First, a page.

EDITOR’S NOTE: Aldi recently reformulated its Heart to Tail Cat Treats. This post is about the new cat treats. You can read our post about the cat treats under the old formula here.
Over the years, I’ve learned through experience that Aldi sometimes tweaks its products. That’s been the case with my family’s favorite tikka masala sauce, along with boxed macaroni and cheese, and even cat litter.
Among the latest products to see changes at the discount grocer are the Heart to Tail Cat Treats. I reviewed Aldi’s cat treats one year ago, and during a recent shopping trip I noticed the packaging was slightly different, and the product was noticeably altered.
At first glance, the main difference is that the new cat treats advertise a crunchy outside with a creamy center, while the old cat treats packaging said they had a crunchy texture in the center to help control tartar. Upon further examining the new cat treat package, though, it also states that these new treats have a “center filled with crunchy texture” that “helps control tartar.”
I’ll leave you to attempt to make sense of that.
In the meantime, here’s some basic information on the cat treats now in Aldi stores.
Heart to Tail Cat Treats cost $1.09 for a 3-oz. package at the time of publication. They’re a Regular Buy, which means they’re in stores year round.
They come in three flavors: chicken, seafood medley, and salmon.
They’re all advertised as being guaranteed soy free and wheat free, with no BHA (butylated hydroxyanisole) or BHT (butylated hydroxytoluene), which are preservatives that may cause cancer, according to The Spruce Pets. They’re made in the U.S.
The new packaging also states the Aldi Heart to Tail pet product brand was voted Best Brand in the American Choice Awards. Aldi sells dog food, dry cat food, canned cat food, cat litter, and more under its Heart to Tail brand.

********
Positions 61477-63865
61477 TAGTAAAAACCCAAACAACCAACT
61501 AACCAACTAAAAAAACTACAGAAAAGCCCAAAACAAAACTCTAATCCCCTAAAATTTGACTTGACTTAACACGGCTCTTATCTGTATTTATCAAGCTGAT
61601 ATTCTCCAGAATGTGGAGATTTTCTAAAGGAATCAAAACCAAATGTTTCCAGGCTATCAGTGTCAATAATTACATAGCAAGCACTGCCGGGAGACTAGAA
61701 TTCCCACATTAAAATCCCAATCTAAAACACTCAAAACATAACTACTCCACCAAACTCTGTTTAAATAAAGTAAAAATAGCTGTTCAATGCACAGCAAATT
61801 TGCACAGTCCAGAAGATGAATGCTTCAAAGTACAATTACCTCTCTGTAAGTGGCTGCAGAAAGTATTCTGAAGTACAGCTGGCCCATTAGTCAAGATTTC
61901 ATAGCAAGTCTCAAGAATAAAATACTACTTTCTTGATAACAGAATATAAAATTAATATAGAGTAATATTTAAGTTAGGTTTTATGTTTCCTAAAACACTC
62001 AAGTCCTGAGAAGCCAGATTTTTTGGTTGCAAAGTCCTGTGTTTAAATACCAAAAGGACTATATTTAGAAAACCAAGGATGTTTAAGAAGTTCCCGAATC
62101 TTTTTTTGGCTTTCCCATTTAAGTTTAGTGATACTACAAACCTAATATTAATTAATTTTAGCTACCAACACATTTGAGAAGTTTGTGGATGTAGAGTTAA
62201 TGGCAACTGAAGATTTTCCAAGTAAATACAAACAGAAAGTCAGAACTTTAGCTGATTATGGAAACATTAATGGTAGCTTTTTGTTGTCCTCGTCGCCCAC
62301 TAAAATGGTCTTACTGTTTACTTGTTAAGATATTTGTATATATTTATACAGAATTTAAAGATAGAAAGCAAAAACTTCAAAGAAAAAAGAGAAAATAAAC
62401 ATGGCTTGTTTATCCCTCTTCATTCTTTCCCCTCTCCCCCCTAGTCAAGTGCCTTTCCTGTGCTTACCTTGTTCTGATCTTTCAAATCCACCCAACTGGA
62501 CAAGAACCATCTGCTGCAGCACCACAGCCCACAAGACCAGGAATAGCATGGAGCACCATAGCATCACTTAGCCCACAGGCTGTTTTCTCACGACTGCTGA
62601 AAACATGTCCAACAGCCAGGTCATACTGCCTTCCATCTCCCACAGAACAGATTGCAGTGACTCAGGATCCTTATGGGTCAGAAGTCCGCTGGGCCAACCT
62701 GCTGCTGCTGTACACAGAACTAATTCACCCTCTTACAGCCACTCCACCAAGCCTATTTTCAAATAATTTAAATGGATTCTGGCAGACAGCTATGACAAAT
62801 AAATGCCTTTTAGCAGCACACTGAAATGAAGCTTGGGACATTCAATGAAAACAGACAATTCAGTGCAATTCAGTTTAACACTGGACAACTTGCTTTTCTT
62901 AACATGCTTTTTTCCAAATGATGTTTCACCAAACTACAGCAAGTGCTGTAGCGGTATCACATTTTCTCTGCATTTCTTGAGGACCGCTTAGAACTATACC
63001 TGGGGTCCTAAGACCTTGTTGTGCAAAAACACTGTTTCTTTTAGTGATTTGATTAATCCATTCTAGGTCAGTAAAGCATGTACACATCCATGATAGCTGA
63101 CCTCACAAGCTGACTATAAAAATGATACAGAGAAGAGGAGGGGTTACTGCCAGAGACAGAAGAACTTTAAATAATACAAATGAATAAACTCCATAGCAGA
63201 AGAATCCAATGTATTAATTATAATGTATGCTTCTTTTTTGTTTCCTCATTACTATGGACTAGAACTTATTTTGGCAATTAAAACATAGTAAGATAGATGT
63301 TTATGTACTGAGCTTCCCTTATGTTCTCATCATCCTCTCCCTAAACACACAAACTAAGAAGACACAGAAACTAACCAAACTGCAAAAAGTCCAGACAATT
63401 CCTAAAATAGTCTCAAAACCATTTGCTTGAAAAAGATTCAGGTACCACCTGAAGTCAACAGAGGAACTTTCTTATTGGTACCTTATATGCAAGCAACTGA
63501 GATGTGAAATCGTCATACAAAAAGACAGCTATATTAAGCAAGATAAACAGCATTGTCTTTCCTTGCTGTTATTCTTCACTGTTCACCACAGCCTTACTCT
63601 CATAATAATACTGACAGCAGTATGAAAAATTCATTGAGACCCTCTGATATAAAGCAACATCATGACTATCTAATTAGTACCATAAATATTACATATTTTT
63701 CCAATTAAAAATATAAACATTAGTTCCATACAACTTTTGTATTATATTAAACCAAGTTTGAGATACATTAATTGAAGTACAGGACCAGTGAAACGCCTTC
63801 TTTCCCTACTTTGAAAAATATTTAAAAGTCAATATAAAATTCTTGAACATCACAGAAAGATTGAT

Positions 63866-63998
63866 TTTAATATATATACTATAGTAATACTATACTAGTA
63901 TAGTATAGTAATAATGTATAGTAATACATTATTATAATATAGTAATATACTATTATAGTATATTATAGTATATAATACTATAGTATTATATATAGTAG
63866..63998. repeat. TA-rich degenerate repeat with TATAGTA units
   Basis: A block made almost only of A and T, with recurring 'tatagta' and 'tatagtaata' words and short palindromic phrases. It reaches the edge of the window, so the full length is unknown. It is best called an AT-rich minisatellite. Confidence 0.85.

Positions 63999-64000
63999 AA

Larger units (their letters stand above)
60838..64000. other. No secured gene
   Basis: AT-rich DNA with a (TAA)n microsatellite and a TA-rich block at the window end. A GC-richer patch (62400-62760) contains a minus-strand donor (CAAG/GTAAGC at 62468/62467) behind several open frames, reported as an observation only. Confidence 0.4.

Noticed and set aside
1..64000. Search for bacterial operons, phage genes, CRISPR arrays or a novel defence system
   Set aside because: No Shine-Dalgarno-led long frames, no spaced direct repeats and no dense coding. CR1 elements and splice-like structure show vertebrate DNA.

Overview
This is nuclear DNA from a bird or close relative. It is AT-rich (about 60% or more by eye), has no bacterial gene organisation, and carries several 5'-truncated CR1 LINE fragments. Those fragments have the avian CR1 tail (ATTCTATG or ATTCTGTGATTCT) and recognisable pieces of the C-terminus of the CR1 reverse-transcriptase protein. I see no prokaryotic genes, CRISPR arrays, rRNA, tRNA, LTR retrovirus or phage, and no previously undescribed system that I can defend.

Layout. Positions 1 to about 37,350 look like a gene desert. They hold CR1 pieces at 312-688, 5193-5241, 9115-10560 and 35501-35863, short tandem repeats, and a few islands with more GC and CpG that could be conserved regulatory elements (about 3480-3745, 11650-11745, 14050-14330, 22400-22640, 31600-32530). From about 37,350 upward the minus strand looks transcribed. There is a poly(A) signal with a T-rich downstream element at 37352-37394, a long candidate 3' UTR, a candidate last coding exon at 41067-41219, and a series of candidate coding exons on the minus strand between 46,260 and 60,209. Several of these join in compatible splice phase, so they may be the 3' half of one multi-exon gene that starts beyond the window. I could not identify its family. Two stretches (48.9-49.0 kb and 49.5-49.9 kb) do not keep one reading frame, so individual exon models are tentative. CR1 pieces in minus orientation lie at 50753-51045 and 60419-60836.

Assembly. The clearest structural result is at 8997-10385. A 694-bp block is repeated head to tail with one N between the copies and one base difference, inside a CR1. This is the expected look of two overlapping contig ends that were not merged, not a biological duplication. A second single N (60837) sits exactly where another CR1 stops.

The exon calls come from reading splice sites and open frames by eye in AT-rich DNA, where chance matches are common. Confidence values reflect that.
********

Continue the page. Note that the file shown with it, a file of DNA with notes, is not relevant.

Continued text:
Each treat has two calories, with a guaranteed analysis of:
- crude protein: min. 30%
- crude fat: min. 16%
- crude fiber: max. 4%
- moisture: max. 12%
Those numbers are the same for the older cat treat formula as well.
The package instructs to feed as a treat to your cat. The product is intended for intermittent or supplemental feeding only, and the package advises to provide fresh drinking water for your cat at all times.
The first few ingredients for all flavors are chicken meal, tapioca starch, barley flour, chicken fat, rice flour, natural chicken flavor, brewers dried yeast, lecithin, pork fat, dried whey, salt, and water. In fact, ingredients look fairly similar across the three flavors, with some of the differences being that the seafood and salmon flavors contain salmon oil and the chicken flavor is the only one to contain tuna oil.
The treats do contain natural flavors, which I am not a huge fan of, such as natural chicken flavor and natural fish flavor.
The ingredients for the new treats also look practically the same as the old cat treat formula, so I don’t think the changes are very significant.
After a while the Ziploc-style package seal breaks and I have to fold the bag shut and secure it with a clip, but it’s not a big deal.
The jury is out on whether cat treats really help control tartar, but my cat comes running whenever I shake the bag, and she scarfs these up immediately, so they are cat approved.
Heart to Tail Cat Treats have undergone some slight changes and now feature a crunchy outside and creamy center. They claim to help control tartar and are free of soy and wheat. They come in salmon, seafood, and chicken flavors, and my cat likes all three.